Herb Jeffries, a fine ballad singer with a strong voice, will always be remembered for his early-'40s stint with Duke Ellington's orchestra and for his hit of the period, "Flamingo." Through the decades, Jeffries retained his strong voice (even in 2003 at the age of 92) while being content to sing pretty straight. If I Were King/I Remember the Bing reissues a pair of albums that Jeffries recorded for the tiny Dobre label in 1978 when he was just 67. Accompanied by pianist Lou Levy, bassist Fred Atwood, drummer John Dentz, and (on the first set) guitarist Joe Diorio, Jeffries performs eight songs associated with Nat King Cole and ten in tribute to the recently deceased Bing Crosby. Jeffries does not try to sound like either singer (other than on Crosby's theme, "Where the Blue of the Night (Meets the Gold of the Day)") and instead just sings in his own style. While the Nat Cole songs were all hits of his, a few of the Bing numbers such as "I'll Wind," "What's New," "Poinciana," and "I Apologize" (the latter is actually a Billy Eckstine hit) are not as closely associated with Crosby, but they all work well in this context. This single CD two-fer gives listeners a strong sampling of Jeffries' singing.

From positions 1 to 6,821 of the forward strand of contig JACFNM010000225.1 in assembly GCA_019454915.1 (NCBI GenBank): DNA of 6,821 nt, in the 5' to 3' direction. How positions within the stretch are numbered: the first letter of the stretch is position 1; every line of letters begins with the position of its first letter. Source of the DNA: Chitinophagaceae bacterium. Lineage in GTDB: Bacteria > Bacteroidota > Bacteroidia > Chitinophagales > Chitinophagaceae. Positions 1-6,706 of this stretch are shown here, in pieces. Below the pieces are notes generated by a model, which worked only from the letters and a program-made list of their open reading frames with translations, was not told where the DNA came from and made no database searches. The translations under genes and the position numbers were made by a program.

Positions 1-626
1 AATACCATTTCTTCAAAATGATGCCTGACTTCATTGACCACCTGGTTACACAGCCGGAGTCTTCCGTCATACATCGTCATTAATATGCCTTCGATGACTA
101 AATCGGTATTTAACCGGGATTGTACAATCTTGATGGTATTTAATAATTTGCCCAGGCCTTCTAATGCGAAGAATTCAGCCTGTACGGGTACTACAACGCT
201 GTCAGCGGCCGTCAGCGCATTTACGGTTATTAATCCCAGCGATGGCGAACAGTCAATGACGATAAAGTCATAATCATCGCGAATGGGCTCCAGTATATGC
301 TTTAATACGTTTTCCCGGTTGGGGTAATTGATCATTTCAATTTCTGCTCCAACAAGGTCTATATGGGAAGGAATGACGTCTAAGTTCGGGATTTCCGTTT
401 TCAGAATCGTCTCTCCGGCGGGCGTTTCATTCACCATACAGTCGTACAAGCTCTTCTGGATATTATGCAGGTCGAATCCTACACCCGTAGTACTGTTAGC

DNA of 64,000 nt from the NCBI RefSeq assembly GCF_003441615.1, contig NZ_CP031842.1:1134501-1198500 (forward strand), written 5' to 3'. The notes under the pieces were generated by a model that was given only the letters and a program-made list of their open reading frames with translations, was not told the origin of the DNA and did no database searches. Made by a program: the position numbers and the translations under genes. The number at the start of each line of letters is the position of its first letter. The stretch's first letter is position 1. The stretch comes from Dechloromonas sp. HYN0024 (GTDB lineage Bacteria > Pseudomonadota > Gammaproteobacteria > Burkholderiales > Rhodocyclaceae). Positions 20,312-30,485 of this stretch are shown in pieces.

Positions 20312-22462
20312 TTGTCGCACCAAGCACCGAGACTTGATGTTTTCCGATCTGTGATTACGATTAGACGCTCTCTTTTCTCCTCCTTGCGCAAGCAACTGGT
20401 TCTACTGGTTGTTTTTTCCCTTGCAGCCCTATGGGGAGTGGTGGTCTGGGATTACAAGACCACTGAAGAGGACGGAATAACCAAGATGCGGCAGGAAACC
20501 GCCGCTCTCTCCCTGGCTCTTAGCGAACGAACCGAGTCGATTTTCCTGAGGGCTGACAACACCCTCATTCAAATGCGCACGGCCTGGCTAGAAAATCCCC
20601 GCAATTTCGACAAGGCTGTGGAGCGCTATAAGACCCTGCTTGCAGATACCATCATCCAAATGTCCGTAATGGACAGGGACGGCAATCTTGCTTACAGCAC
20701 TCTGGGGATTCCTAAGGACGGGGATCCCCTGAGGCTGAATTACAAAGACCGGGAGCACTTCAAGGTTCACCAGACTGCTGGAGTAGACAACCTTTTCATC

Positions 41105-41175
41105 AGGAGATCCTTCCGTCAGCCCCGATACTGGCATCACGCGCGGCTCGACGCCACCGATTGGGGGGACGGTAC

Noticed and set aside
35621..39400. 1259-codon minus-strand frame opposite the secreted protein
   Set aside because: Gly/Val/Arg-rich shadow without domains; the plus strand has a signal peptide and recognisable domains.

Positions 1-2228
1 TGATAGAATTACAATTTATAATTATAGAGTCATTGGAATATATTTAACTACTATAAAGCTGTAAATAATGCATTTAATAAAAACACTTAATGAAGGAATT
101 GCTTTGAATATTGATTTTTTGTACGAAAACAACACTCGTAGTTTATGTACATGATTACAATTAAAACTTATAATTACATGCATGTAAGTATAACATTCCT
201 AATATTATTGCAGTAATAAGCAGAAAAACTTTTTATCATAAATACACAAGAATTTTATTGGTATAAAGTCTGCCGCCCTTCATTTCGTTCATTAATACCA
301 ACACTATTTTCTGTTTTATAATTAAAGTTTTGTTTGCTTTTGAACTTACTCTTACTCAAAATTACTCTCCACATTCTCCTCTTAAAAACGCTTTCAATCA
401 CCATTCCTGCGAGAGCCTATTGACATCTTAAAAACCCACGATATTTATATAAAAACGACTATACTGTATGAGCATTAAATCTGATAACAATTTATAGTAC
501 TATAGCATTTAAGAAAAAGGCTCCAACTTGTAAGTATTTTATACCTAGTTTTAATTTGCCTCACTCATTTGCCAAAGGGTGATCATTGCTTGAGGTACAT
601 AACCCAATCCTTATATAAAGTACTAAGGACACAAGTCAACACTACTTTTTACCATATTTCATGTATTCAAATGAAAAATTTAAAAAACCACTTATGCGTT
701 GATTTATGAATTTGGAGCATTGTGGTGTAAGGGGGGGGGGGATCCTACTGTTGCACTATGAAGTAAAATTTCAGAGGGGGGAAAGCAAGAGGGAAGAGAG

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AllMusic Review by Scott Yanow